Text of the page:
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Last Updated: Tuesday, 9 November, 2004, 00:30 GMT
Young 'ignore drink-driving laws'
The breathalyser
Many young motorists admitted drinking a range of strong alcohol
Young drivers are ignoring drink-driving laws adding to the rising number of road deaths, according to a survey published on Tuesday.

More than a quarter of young motorists still at school or college admit to drinking a wide range of strong alcohol before driving, it says.

The research by the road safety charity Brake is being released for the start of National Road Safety Week.

The UK-wide survey quizzed 1,000 people aged 15-25 in full-time education.

Provisional Department for Transport figures for last year indicate that 20 per cent of drivers aged 19 and under who died in crashes were over the drink-drive limit, compared with 11% in 1991.

27 per cent admitted drink-driving
12 per cent had drunk three pints or more before driving
60 per cent who admitted drinking more than five pints then driving were unlicensed
22 per cent claimed alcohol made them a safer driver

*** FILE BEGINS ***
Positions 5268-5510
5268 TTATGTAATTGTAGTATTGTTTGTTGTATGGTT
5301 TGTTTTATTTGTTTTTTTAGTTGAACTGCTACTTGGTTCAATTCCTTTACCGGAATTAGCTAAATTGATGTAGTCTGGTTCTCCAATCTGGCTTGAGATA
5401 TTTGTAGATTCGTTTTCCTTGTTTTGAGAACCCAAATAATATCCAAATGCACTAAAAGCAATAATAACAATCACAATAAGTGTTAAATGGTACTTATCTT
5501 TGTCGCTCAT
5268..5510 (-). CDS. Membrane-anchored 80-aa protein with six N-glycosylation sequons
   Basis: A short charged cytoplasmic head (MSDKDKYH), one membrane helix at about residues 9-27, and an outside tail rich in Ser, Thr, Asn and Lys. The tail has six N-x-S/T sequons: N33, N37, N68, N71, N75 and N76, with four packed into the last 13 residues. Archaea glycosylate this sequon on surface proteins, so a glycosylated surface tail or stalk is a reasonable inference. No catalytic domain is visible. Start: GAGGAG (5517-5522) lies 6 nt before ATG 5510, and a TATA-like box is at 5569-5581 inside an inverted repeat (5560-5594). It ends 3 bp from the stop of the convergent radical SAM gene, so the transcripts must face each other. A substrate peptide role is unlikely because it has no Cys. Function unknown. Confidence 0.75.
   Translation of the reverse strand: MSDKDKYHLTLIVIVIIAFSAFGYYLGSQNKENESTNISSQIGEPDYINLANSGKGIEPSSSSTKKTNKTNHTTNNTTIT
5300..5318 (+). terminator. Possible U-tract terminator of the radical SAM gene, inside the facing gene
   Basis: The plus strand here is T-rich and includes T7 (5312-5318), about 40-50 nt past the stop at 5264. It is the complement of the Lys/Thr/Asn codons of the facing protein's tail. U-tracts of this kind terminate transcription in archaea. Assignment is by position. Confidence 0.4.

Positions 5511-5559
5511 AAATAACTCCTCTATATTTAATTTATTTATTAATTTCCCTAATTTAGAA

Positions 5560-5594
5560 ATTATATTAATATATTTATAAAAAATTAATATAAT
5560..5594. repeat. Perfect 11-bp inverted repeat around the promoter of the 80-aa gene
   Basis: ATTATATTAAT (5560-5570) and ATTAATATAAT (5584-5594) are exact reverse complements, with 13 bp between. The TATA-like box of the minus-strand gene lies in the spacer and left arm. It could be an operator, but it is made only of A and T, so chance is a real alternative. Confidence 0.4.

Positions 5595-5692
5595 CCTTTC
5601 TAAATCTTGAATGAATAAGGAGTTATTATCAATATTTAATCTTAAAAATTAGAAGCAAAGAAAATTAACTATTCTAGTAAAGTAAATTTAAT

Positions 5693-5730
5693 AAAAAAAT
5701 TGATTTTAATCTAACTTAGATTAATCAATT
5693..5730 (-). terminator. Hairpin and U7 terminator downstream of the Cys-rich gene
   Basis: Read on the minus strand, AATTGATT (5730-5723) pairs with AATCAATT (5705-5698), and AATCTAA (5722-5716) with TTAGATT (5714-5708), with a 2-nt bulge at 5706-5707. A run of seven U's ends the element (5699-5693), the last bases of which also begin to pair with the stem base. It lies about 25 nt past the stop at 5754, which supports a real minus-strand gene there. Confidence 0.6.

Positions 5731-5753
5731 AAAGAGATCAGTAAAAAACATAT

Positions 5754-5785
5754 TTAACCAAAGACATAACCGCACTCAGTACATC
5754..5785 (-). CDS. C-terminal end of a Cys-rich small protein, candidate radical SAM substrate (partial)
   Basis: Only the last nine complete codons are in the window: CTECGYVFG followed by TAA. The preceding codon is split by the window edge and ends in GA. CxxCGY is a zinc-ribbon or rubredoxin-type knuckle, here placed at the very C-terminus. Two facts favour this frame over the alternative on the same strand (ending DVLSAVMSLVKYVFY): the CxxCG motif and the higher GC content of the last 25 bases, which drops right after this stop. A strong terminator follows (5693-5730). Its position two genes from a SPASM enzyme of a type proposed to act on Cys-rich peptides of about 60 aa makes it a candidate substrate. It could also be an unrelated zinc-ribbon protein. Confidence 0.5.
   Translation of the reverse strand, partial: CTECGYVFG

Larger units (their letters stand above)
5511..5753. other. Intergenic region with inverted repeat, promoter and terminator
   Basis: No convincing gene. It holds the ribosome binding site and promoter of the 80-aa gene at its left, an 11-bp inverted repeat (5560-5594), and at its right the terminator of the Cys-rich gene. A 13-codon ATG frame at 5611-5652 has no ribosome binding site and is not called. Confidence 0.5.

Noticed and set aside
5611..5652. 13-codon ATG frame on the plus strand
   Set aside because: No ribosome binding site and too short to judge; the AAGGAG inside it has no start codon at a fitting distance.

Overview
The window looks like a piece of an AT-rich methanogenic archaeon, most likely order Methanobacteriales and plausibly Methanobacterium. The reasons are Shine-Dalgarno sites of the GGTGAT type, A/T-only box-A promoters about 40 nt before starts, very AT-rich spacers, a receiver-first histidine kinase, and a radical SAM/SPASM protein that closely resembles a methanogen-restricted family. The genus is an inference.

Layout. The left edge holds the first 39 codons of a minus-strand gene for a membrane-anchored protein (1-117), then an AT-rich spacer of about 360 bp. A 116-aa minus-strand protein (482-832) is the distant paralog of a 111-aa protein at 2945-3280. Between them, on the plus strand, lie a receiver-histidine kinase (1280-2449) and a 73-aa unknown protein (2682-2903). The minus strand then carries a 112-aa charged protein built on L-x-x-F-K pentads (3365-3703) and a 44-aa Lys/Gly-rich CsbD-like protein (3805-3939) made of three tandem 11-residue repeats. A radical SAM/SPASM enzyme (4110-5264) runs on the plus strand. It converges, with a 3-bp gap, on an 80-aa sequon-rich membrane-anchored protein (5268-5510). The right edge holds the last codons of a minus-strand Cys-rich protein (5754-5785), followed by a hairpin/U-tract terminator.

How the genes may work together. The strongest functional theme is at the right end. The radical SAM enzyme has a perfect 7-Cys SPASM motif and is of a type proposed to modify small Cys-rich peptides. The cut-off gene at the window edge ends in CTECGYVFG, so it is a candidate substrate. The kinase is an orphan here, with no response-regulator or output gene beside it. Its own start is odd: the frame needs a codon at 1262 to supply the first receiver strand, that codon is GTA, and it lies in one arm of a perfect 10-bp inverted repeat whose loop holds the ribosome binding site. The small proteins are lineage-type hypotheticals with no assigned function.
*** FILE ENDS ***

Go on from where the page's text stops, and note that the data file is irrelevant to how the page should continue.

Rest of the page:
Nearly half said alcohol had not affected their driving
Only one in six thought alcohol made them drive more dangerously
This rise coincides with research published last month showing a rise in drinking among young people - with a third of 13 and 14-year-olds drinking regularly.

Brake chief executive, Mary Williams OBE, said: "Any amount of alcohol makes you potentially a killer driver, and you run the risk of 14 years in prison.

"It is also really difficult to know how much alcohol you have drunk, so the only safe option is to drink none at all."

The publication of the research comes a day after ministers announced a planned crackdown on binge drinking between 15 December and New Year's Day.

Home Office minister Hazel Blears said: "Festive drinking should not be an excuse for violent and anti-social behaviour by a minority."

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